##  2: 2010   733  377355   <NA>    Vorarlberg        16.53731
##  3: 2010   924  535451   <NA>      Salzburg        13.78734
##  4: 2010  1078  563648   <NA>     Carinthia        13.08627
##  5: 2010  1317  701899   <NA>         Tyrol        15.30819
##  6: 2010  2295 1167045   <NA>        Styria        14.37464
##  7: 2010  2322 1598931   <NA>        Vienna        17.23468
##  8: 2010  2804 1555709   <NA> Lower Austria        13.84362
##  9: 2010  2805 1421620   <NA> Upper Austria        10.88977
## 10: 2010  7267 3979572   male          <NA>        12.02660
## 11: 2010  7560 4202650 female          <NA>        16.73351
## 12: 2010 14827 8182222   <NA>          <NA>        14.44422
##     stE_povertyRisk
##  1:       1.7963347
##  2:       3.2774567
##  3:       2.2523362
##  4:       1.7427986
##  5:       1.3916058
##  6:       1.3485703
##  7:       1.0419000
##  8:       1.7019212
##  9:       0.8701448
## 10:       0.6294860
## 11:       0.6290441
## 12:       0.5829182

Option 2: All combinations of state and gender

Split the data by all cobinations of the two grouping variables. This will result in a larger output-table of the size

\[n_\text{periods}\cdot(n_\text{regions} \cdot n_\text{genders} + 1) = 1\cdot(9\cdot2 + 1)= 19.\]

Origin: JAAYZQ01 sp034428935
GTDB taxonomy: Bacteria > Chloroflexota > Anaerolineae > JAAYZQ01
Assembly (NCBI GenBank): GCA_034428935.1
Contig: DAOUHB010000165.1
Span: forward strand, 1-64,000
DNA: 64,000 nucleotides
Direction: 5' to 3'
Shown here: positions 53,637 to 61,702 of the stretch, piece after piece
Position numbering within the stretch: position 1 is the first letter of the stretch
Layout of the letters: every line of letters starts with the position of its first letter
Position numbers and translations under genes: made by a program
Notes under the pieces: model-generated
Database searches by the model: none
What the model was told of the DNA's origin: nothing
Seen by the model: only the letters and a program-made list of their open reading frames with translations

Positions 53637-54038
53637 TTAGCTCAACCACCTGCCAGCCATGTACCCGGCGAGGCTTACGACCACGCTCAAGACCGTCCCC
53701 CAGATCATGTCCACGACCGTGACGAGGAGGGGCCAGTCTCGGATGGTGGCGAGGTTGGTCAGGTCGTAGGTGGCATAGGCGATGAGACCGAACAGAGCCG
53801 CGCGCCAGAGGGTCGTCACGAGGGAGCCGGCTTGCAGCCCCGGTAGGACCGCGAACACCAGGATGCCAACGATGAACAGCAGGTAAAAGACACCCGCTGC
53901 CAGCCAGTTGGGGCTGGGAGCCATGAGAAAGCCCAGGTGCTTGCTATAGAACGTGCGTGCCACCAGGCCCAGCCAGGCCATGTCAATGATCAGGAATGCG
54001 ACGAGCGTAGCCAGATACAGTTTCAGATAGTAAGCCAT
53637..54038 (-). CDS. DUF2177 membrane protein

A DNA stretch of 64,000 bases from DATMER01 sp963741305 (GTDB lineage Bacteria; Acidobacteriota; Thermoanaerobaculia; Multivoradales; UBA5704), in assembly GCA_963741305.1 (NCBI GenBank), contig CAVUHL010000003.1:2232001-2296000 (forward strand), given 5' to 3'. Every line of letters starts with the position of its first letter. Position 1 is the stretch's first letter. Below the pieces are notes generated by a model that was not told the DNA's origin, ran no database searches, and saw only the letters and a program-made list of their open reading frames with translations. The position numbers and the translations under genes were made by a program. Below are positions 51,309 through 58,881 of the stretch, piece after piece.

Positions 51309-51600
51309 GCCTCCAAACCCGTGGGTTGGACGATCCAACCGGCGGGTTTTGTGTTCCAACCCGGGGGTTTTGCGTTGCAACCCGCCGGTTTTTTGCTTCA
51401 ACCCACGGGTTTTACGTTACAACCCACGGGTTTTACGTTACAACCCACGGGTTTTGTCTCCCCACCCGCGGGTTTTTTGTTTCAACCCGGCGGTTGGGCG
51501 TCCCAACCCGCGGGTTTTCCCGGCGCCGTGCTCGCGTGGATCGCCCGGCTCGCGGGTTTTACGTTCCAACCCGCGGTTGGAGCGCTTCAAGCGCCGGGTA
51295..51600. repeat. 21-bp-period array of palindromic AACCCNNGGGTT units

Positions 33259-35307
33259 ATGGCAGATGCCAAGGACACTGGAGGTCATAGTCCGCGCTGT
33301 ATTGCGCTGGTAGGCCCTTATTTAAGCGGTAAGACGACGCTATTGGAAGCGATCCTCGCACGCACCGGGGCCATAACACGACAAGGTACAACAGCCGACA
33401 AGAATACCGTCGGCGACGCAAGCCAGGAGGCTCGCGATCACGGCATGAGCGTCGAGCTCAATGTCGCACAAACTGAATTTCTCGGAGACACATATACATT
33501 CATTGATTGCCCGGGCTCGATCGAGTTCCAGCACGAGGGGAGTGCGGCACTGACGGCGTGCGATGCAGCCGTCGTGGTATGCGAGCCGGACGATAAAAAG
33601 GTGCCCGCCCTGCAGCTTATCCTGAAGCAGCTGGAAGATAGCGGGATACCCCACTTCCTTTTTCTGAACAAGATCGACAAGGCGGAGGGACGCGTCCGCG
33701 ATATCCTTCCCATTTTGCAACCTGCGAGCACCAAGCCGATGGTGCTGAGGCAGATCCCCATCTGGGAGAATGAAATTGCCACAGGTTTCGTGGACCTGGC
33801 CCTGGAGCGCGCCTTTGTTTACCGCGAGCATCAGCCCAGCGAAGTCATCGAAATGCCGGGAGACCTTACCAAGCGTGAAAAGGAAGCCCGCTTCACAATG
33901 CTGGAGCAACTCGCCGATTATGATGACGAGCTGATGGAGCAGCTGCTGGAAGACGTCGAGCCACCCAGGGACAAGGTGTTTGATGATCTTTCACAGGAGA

povertyRates <- calc.stError(dat2, var = "povertyRisk", fun = weightedRatio, 
                             group = list(c("gender", "region")))
povertyRates$Estimates
##     year     n         N gender        region val_povertyRisk
##  1: 2010   261  122741.8   male    Burgenland       17.414524
##  2: 2010   288  137822.2 female    Burgenland       21.432598
##  3: 2010   359  182732.9   male    Vorarlberg       12.973259
##  4: 2010   374  194622.1 female    Vorarlberg       19.883637
##  5: 2010   440  253143.7   male      Salzburg        9.156964
##  6: 2010   484  282307.3 female      Salzburg       17.939382
##  7: 2010   517  268581.4   male     Carinthia       10.552149
##  8: 2010   561  295066.6 female     Carinthia       15.392924
##  9: 2010   650  339566.5   male         Tyrol       12.857542
## 10: 2010   667  362332.5 female         Tyrol       17.604861